While most any kind of groove, may be formed to receive the gripping elements of the hanrdle, the ones shown are designed to be easily formed by the action of three spaced saws, two of which would contact one side of the material and one which would contact the other side of the material while it was traveling along a supporting surface.

The material is preferably formed in a sheet of any convenient width or thickness, after which the sheet is sawed into strips, or sticks of predetermined widths as shown in contrast in Figures 3 and 5. The material is made by coating the individual strands of the glass fibers with a liquid plastic thermosetting, or thermoplastic resin, after which the fibers are placed in a mold under tension and parallelwith each other where they are left until the plastic material has hardened or cured. After the plastic has set the material is removed from the mold and is ready to be made up into various size Patented May 19, 1959 p a flame. Theplastic after it has reached a certain temperature is combustible and will support a flame and continue to burn until extinguished. 'Phelength of the bristles 42 and 42' on the ends of the stick as shown in Figure 6 may be determined by the distance the ends are allowed to burn. The stiffness of the bristles may also be regulated within a limited degree by the amount of carbon left in the bristles. In the burning operation, a considerable amount of carbon is initially left in the bristles, which may be further removed by further burning and brushing the fibers against a fine cloth orv paper material. When the carbon is removed from the glass fibers the brush will be of very fine texture and equal in performanceto a sable bristle brush.

The bristles 44 and 46 as illustrated in Figures 1 to 3 'and9 to 12 are obtained "in exactly the same manner as previously described for the bristles 42 and 42'.

In Figures 2 and '3 the bristles are shown in relatively short form to illustrate that the bristles may be kept short for many types of work, and when they become worn or contaminated they may be sheared off and the material 20 burned back to obtain a fresh group of bristles. This may be carried on from time to time until all of the material 20 is consumed.

In the stick form (Figures 5 and '6), the ends may be pre-formed before they are burned by whittling, filing, sanding or by a suitable machine such as a pencil sharpener or the like to point the stick at any desirable degree for reducing the number of bristles adjacent the end of the brush. The process of burning the stick '4 back from its ends may be continued as long as it is practical to handle it.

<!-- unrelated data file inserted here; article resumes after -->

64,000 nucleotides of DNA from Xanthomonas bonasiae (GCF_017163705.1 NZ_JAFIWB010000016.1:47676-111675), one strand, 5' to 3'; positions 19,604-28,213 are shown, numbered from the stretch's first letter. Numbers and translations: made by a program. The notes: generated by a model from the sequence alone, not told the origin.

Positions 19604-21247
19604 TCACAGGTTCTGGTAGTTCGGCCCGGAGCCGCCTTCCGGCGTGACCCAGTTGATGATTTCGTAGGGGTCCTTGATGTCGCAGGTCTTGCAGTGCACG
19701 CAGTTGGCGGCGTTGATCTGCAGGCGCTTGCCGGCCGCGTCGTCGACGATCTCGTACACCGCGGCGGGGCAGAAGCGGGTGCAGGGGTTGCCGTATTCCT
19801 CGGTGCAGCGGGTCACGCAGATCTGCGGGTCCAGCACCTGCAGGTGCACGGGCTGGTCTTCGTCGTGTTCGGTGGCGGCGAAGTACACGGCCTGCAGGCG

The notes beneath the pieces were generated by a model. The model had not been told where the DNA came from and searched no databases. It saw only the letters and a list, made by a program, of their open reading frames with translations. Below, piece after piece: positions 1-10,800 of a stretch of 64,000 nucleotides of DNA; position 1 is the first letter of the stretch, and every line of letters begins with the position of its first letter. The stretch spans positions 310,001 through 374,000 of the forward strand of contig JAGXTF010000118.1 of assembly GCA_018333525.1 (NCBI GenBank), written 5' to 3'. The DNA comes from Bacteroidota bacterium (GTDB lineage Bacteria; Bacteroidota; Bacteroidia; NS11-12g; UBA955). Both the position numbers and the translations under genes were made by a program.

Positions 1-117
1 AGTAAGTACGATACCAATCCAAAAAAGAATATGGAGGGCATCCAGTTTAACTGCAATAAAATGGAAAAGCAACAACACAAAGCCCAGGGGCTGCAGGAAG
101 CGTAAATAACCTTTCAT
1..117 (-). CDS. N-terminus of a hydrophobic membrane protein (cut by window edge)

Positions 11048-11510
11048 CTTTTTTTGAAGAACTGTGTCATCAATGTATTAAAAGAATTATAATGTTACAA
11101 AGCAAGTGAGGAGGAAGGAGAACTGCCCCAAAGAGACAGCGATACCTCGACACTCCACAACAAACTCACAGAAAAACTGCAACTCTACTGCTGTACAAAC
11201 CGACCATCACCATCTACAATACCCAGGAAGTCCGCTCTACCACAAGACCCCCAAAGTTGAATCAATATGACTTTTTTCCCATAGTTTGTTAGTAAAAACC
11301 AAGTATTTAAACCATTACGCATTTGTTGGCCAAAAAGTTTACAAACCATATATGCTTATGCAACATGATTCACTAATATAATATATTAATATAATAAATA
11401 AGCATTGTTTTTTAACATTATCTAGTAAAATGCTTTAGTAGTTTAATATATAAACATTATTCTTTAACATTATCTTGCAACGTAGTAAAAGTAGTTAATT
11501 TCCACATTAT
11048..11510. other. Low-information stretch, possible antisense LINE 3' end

It is to be noted that the fiber glass threads will not disintegrate while the plastic binder is burning. The

fibers have excellent strength for their size and are practically indestructible in any type of chemical preparation.

While certain specific forms of the invention have been illustrated and described, it is not intended as a limitation of any kind and therefore the scope of the invention is best defined in the appended claim.

I claim: I t

A method of manufacturing brushes by the steps of coating a plurality of parallel non-combustible glass fibers under tension with a liquid setting combustible plastic material, compressing the two and allowing the plastic to harden, and removing the plastic adjacent the end of the hardened mass by burning to allow the glass fibers to become exposed for a predetermined distance from the end.

References Cited in the file of this patent UNITED STATES PATENTS FOREIGN PATENTS 274,330 Great Britain July 21, 1927

Patent Citations
Cited PatentFiling datePublication dateApplicantTitle
US1359104 *Sep 30, 1918Nov 16, 1920Rheinberger Alois JShine-removing brush
US1510898 *Apr 12, 1923Oct 7, 1924Francis G NikicserCombination brush
US2122727 *Feb 28, 1936Jul 5, 1938Shepherd Thomas LewisRubber process and product
US2243917 *Jul 1, 1938Jun 3, 1941Owens Robert StuartCorrosion resistant yarn and fabric
US2311704 *Sep 3, 1940Feb 23, 1943Owens Corning Fiberglass CorpMethod of making parallel fiber units
US2514481 *Mar 27, 1948Jul 11, 1950Ellinger Flora HScouring pad gripper and locking and manipulating device therefor
US2538654 *Apr 20, 1948Jan 16, 1951Johnson & Son Inc S CHousehold appliance
US2642610 *Sep 23, 1949Jun 23, 1953G G Greene Mfg CorpBroom head and means for removably attaching it to a handle
GB274330A * Title not available
Referenced by
Citing PatentFiling datePublication dateApplicantTitle
US3117334 *Jan 28, 1960Jan 14, 1964Immie CorpPaint applicator
US3231920 *Oct 25, 1962Feb 1, 1966American Flange & MfgPaint brushes and the like
US4010510 *Mar 12, 1976Mar 8, 1977Belza George SPaint brush and the like
US4462136 *Nov 9, 1981Jul 31, 1984Showa Jakuhin Kako Co., Ltd.Dental implement for removing plaque and massaging gums
US5133590 *Feb 10, 1992Jul 28, 1992Georg Karl Geka-Brush GmbhMethod of making a mascara brush
US5430905 *Aug 11, 1994Jul 11, 1995Curtin; Marcia A.Sculpturing and priming brush
US5939049 *Oct 11, 1996Aug 17, 1999Colgate-Palmolive CompanyChewing stick made from natural fibers
US5987691 *Jul 15, 1998Nov 23, 1999Colgate-Palmotive CompanyToothbrush bristles containing microfilaments
US6513183 *Feb 7, 2000Feb 4, 2003Paula DorfCosmetic brush
US7217332Sep 10, 2002May 15, 2007The Gillette CompanyBrush filament bundles and preparation thereof
WO2004023930A1 *Sep 9, 2003Mar 25, 2004Gillette CoBrush filament bundles and preparation thereof
U.S. Classification300/21, 15/DIG.300, 15/207.2, 15/193, 15/186
International ClassificationA46B11/08
Cooperative ClassificationA46B11/08, Y10S15/03
European ClassificationA46B11/08